On 07/11/2012 20:21, BPJ wrote:
> On 2012-11-07 19:35, Adam Walker wrote:
>> As for using bb, et alia, that could work since
>> geminates do not appear in this language. I will think
>> on it, but at first blush, I like it.
> Then why not follow the example of Welsh and use doubled
> consonants for fricatives,

Rather misleading representation of welsh IMHO.  True, the 
three doubled-consonant letters happen to represent 
fricative, i.e. _dd_ /ð/, _ll_ /ɬ/ and _ff_ /f/.

In the case of _ff_, the doubling is to show the voiceless 
version of the voiced fricative _f_ /v/.

> so that you can use _h_
> unambiguously for aspirates

But if you follow the example of Welsh, they would represent 

_ch_ /χ/, _ph_ /f/, _th_ /θ/

/f/ is spelled _ff_ if it never changes, but as _ph_ if it 
arise from an spirant mutation of /p/.

Before the orthography became standardized, some writers 
spelled /ð/ as _dh_ and /ɬ/ as _lh_.  (Indeed, I seen Welsh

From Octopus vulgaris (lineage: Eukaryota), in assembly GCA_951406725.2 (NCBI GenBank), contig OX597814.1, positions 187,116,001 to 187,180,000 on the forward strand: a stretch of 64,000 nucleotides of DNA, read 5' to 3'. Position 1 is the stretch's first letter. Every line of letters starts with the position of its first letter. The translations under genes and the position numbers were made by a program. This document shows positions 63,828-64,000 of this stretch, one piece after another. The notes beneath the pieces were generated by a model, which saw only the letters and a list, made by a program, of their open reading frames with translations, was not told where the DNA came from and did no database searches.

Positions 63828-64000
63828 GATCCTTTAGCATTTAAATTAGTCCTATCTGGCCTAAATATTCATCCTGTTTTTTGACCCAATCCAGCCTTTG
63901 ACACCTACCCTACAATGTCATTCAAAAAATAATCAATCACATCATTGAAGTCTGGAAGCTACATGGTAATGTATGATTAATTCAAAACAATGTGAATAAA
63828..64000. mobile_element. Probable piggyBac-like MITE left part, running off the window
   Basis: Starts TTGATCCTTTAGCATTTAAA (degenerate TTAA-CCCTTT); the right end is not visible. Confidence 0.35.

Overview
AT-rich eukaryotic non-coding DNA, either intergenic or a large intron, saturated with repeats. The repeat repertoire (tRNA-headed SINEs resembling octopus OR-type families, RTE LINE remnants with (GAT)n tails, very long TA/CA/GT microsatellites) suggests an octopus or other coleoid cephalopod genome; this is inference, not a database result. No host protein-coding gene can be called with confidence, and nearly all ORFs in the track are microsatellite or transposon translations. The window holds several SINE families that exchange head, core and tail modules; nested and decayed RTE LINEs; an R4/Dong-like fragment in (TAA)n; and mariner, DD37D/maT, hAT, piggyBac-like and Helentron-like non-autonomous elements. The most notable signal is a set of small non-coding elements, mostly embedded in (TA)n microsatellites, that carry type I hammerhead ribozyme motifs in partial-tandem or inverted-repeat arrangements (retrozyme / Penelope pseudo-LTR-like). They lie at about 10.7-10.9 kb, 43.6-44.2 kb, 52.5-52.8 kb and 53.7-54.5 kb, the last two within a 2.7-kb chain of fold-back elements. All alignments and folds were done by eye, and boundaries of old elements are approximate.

texts where /ð/ is written as _z_ and /θ/ as _ç_ )

On 07/11/2012 20:21, Adam Walker wrote:
 > Okay, this is where I currently stand:
 > These stay the same.
 >     /pʰ/ p
 >> /tʰ/ t
 >> /ʈʰ/ t'
 >> /kʰ/ k
 >> /qʰ/ q
 > These stay the same.
 >> /b/ b
 >> /d/ d
 >> /ɖ/ d'
 >> /g/ g
 >> /ɢ/ qg
 > These will be romanized thusly:
 >> /bʱ/ bb
 >> /dʱ/ dd
 >> /ɖʱ/ dd'
 >> /gʱ/ gg
 >> /ɢʱ/ qqg

This seems to me a better solution.

 > the fricatives are ammended slightly:
 >> /ɸ/ ph
 >> /β/ bh
 >> /f/ f
 >> /v/ v
 >> /θ/ th
 >> /ð/ dh
 >> /s/ s
 >> /z/ z
 >> /ʃ/ sh
 >> /ʒ/ zh
 >> /ʂ/ sh'  (or maybe s'h)
 >> /ʐ/ zh'  (or maybe z'h)
 >> /ç/ (maybe hx)
 >> /ʝ/  (maybe x)
 >> /x/ kh
 >> /ɣ/ gh
 >> /ħ/ hh
 >> /ʕ/ hg
 >> /h/ h

Wow! What a bunch. The use _h_ is IMO more in keeping with 
traditional Romanized spelling (including Welsh) and would work.

 > Now I'll introduce the nasals:

[nasals, laterals, rhotic and approximants snipped - too
much for my brain to cope with after only one cup of

 > I *think* that's about the comlpete set (excpetiong the
 > affricates).

Aw! No clicks?    :)

Nid rhy hen neb i ddysgu.
There's none too old to learn.